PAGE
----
With Martin G. Moore

Episode #212

Your Professional Development Roadmap: Five valuable options

With so many opportunities for professional development, it’s really difficult to know which one to pursue. And the most valuable commodity you have is your own time, which is why you don’t want to waste it on learning that only delivers marginal returns.

This episode is designed to take some of the guesswork out of the professional development landscape, and make it easier for you to decide what your best options are to support your career growth in the coming year and beyond.

 I take a look at the five basic development options that you can pursue to improve your career trajectory, and suggest which ones might be most appropriate for you at different career stages. All professional development options can be incredibly valuable, if you manage to use them the right way, at the right time!

If you know what your ultimate career goal is, and you know where you currently are in relation to that goal, this episode will bring some order to the chaos.

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Episode #212 Your Professional Development Roadmap: Five valuable options

With so many opportunities for professional development it’s really difficult to know which one to pursue, and the most valuable commodity that you have is your own time. A couple of weeks ago, I gave you some hacks for managing your time and energy so that you can play the long game in your career. Today, I want to take some of the guesswork out of the professional development space and make it easier for you to decide what your best options are to support your career growth in the coming year and beyond.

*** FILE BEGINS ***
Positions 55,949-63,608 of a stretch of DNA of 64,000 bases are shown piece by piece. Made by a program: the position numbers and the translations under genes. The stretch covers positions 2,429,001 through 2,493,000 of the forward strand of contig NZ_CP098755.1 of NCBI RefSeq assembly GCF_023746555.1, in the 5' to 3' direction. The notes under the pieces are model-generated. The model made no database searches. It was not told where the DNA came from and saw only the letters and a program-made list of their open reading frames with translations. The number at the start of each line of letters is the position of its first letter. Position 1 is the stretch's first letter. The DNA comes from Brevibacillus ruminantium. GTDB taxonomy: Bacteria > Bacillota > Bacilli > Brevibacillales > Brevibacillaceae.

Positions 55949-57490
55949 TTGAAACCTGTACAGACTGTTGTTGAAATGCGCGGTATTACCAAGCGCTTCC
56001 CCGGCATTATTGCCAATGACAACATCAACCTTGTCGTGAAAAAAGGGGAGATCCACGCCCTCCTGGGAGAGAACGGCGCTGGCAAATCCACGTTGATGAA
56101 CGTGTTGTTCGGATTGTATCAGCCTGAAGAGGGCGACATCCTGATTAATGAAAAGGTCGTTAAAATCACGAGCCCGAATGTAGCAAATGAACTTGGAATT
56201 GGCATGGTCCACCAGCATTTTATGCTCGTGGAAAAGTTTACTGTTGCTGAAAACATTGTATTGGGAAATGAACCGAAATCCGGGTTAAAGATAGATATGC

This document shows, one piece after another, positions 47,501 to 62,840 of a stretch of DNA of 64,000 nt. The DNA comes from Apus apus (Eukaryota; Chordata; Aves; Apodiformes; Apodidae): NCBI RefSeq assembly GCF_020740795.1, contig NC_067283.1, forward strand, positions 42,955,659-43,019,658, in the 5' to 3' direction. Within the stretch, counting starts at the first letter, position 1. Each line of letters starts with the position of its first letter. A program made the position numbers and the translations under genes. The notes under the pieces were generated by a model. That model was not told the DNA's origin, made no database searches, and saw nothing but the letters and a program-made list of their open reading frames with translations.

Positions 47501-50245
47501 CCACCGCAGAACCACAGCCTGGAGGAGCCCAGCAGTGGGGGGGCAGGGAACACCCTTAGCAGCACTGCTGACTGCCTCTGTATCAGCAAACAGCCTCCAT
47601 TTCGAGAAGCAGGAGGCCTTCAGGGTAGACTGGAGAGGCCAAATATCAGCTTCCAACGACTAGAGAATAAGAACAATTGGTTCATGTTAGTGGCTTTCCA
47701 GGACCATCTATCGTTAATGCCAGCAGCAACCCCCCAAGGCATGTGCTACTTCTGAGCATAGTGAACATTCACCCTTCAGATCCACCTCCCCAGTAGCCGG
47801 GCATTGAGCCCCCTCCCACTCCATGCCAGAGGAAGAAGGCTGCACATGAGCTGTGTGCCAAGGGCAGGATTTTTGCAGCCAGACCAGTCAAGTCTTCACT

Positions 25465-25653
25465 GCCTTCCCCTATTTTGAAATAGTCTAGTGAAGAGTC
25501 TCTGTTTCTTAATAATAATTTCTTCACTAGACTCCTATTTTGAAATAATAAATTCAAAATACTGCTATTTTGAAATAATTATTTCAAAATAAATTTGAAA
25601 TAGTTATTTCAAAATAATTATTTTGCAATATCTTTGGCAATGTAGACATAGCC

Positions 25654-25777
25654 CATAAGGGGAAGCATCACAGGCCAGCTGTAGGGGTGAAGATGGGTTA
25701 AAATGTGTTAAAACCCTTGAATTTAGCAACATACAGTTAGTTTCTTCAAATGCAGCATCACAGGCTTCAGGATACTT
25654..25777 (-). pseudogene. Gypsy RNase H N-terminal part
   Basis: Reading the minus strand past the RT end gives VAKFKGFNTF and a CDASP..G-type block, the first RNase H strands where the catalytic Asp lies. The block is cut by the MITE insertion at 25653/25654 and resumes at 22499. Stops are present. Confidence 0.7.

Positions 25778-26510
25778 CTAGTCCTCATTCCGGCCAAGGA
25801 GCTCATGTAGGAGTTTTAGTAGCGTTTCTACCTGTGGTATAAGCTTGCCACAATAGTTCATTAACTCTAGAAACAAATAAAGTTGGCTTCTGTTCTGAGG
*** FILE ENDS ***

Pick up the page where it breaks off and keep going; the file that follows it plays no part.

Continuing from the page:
There are five basic development options that you can pursue to improve your career trajectory. Each of these options has different characteristics and will be more or less valuable depending on two things:

  1. Your ultimate career goal; and

  2. Where you currently are in relation to that goal.


After dropping out of my law degree, I decided to pursue a career in software development. This was in the early 1980s, so it was decades before tech was actually cool. Now, having wasted so much time on my first degree, I felt as though I was behind everyone else. I didn’t want to start all over again on a four or five year education commitment, so I took a diploma course in computer programming, which only took a year to complete. And with this, I got my ticket to the game.

Rule #1: Always make sure you have the ticket to play.